The Warm Shop

There is a thin stretch of typical, urban Petaling Jaya five minutes walk from the house, which is, on the surface, somewhat identical to many thousands of similar locales in Malaysia. However, given our proximity to this stretch, like any highly frequented spot, the familiarity of the warm shop gives a feeling of comfort and safety, in spite of the graffiti, rats, and occasional stench.

The warm shop was given it’s name by Caroline’s cousin twenty years ago when she was two, and it stuck. But it’s not just one shop, as the name suggests, but an entire street consisting of a grassy area on one side of the road, and a lower-middle class, four story apartment block that stretches the entire 500-metre length on the other side. The lower levels of the apartment blocks have almost everything that a basic lifestyle requires; food vendors (fried noodles, hor fun soup, roti breads, various animals on rice (duck, chicken, pig), filled buns, pan mee (handmade noodles), nasi lemak (plain, beef, chicken, squid, fish), milky desserts, curry puffs), at least four barber shops (one Indian, three Chinese), several printing shops, a photo processing and passport shop, a stationary and sports shop (they’ll sell you exercise books while restringing your badminton racquet), and a place to buy or top up mobile phones.

The name warm shop was probably coined by Caroline’s cousin because a) why go to all that effort of making a hissing sound at the end of the word ‘shop’? And b) the lack of air conditioning, excess of concrete, and proximity to several jammed roads makes the area quite warm. That’s probably what her 2-year-old brain was thinking.


A lovely woman, known to us only as Aunty, is one of the sellers of dead animals on rice. We go there at least twice a week to eat her char siew (barbecued pork), or siew yok (one of my favourite things in Malaysia; roast pork cut into slices with three layers – meat, fat, and crispy fat), or roast chicken, or steamed chicken, or roast duck. She often asks me:

“You here for work or study or holiday?”

And I reply something different every time, because I’m not exactly sure why I’m here. But my varied answers seem to satisfy her.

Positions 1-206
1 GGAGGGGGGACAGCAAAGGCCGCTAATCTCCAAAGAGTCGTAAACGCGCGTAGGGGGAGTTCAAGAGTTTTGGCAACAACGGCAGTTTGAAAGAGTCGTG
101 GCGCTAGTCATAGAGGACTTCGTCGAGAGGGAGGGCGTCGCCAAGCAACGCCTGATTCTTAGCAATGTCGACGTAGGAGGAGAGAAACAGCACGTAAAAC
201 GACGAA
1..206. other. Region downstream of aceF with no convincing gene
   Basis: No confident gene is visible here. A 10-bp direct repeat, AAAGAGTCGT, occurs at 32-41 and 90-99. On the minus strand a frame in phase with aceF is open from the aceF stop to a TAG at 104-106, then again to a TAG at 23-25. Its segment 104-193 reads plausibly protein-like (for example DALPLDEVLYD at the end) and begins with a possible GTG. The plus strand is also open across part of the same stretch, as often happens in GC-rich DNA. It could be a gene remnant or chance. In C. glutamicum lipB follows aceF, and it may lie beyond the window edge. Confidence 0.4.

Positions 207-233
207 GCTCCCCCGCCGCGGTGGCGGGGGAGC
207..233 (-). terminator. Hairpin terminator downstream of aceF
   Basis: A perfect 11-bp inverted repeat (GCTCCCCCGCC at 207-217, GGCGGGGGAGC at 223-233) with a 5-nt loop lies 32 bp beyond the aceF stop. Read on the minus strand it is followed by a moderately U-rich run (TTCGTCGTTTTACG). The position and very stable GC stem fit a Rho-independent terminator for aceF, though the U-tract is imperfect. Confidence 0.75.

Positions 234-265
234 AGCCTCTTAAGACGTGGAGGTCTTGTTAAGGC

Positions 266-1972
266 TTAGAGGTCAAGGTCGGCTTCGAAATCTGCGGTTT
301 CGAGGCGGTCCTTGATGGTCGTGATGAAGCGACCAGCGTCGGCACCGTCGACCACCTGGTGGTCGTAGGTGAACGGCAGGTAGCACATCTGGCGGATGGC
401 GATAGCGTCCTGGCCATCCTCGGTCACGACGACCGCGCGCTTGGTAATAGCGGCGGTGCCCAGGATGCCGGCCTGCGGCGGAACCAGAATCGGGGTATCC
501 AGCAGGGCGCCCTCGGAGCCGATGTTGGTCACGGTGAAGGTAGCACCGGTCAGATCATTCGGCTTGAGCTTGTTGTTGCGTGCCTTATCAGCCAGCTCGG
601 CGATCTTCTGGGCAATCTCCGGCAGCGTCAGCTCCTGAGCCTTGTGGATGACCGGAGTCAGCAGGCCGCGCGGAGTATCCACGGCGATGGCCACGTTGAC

The blue, plastic tables of Aunty’s establishment stretch down some steps, across a thoroughfare, and towards the eatery next door, where they spill under the canopy and become that stores tables. The line between is so blurred that it’s non-existent. Several workers scoot around taking drink and snack orders, and require payment separately from the food. It’s a collaborative eco-system and everyone seems happy with the arrangement. The clientele for both shops is mainly Chinese, and I get the feeling that some of the older people sit for hours on the blue chairs cackling, drinking shi cha, and likely hoping that the minors and bulbuls don’t crap on their heads from the towering trees above. Occasionally newborn kittens will bound through the surrounding bushes, attacking their patient mothers stealthily or stalking rats and shrews. The chirping of birds and chatter of people will frequently give way to the long, deliberate honking of a car, a call from an irate driver to all people who have double-parked, one of whom has blocked his exit.

Aunty (yes take lots of photo! Try from front of shop!)

Aunty (“yes take lots of photo! Try from front of shop!”)

A heapin' 7-ringgit helpin' of goodness

A heapin’ 7-ringgit helpin’ of goodness

The neighbouring eatery serves Ipoh hor fun, a garlic-infused chicken noodle soup made famous in the Ipoh district of northern Malaysia. It’s a healthy breakfast, which can be offset by sweet kaya toast and tea with condensed milk. Recently this establishment (which we simply call ‘the hor fun place’) underwent a few weeks of renovation. We were excited to see what had been done, and waited with baited breath for the grand reopening. On that fateful day we showed up expectantly, but the only difference appeared to be a change in the staff. The smiling young guy who used to approach our table and say, “Teh c peng?” while holding up three fingers, had been promoted to something-in-the-kitchen, and three semi-competent workers had started doing his job. There are no uniforms at places like this, which is why the newest staff member, a middle aged woman, could happily wear a shirt that said, “this shirt would look great on your bedroom floor” and get away with it. It’s unlikely she knew what it meant as she didn’t speak English, but it was written in a jaunty, pink font that was entirely non-suggestive.

The hor fun place. If you can read Chinese please let us know what it's called.

The hor fun place. If you can read Chinese please let us know what it’s called.